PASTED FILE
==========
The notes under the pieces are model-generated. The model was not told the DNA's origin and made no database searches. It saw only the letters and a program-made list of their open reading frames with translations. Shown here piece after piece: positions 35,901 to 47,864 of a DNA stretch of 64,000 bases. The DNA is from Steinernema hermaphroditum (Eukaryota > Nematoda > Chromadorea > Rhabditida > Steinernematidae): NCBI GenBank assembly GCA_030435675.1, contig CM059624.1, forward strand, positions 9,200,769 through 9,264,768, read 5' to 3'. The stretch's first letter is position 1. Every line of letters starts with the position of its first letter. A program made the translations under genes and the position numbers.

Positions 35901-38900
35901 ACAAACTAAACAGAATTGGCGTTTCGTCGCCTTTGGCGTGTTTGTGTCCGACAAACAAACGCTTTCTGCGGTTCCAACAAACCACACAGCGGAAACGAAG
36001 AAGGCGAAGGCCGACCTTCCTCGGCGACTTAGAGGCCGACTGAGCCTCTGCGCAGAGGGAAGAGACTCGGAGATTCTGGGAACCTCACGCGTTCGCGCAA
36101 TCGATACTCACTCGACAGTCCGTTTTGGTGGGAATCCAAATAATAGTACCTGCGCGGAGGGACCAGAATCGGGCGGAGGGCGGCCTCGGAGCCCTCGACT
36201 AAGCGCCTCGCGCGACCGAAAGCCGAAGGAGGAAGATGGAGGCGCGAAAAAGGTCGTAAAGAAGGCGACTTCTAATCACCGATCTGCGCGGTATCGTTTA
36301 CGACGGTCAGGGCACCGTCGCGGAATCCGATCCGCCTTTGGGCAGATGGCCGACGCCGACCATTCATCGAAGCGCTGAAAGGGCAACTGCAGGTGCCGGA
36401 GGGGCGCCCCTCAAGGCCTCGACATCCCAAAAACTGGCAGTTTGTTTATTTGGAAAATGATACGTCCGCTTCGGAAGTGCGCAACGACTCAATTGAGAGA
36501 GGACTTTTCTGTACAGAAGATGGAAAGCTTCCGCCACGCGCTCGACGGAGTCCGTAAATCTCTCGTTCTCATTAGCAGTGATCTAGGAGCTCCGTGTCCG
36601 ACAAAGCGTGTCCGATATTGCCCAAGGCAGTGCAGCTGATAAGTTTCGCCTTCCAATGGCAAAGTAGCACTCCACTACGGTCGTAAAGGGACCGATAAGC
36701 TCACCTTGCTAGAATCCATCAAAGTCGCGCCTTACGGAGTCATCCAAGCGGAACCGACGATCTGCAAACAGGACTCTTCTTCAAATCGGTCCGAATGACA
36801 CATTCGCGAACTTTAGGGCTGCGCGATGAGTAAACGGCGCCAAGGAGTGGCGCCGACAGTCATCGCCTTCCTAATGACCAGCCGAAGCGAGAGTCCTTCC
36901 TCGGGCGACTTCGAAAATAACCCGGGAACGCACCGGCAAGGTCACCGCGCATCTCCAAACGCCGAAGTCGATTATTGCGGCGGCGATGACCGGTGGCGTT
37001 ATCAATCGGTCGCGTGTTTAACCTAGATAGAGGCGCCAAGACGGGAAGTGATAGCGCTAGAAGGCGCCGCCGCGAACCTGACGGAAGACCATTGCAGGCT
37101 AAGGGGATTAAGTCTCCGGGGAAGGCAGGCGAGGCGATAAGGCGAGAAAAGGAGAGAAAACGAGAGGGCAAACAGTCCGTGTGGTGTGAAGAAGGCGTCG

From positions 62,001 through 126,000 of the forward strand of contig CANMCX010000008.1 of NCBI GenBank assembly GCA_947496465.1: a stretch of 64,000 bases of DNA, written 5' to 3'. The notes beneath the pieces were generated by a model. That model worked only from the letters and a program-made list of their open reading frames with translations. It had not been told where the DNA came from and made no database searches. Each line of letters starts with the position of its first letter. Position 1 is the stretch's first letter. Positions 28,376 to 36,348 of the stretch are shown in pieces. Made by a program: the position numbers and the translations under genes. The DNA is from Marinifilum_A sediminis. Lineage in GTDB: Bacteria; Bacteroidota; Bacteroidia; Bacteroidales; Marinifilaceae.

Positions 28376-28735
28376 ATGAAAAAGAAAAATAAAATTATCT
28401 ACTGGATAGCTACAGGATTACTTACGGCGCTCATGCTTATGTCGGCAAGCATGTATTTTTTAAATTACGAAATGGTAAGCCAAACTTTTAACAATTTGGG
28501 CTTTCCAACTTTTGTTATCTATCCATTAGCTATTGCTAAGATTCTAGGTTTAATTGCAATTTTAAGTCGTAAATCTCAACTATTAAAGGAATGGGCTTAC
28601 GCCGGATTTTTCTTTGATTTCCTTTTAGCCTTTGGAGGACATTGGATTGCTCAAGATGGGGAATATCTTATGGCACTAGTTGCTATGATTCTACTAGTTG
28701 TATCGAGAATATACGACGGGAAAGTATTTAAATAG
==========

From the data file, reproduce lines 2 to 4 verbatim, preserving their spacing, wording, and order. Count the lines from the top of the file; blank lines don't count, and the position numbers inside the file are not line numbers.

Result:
Positions 35901-38900
35901 ACAAACTAAACAGAATTGGCGTTTCGTCGCCTTTGGCGTGTTTGTGTCCGACAAACAAACGCTTTCTGCGGTTCCAACAAACCACACAGCGGAAACGAAG
36001 AAGGCGAAGGCCGACCTTCCTCGGCGACTTAGAGGCCGACTGAGCCTCTGCGCAGAGGGAAGAGACTCGGAGATTCTGGGAACCTCACGCGTTCGCGCAA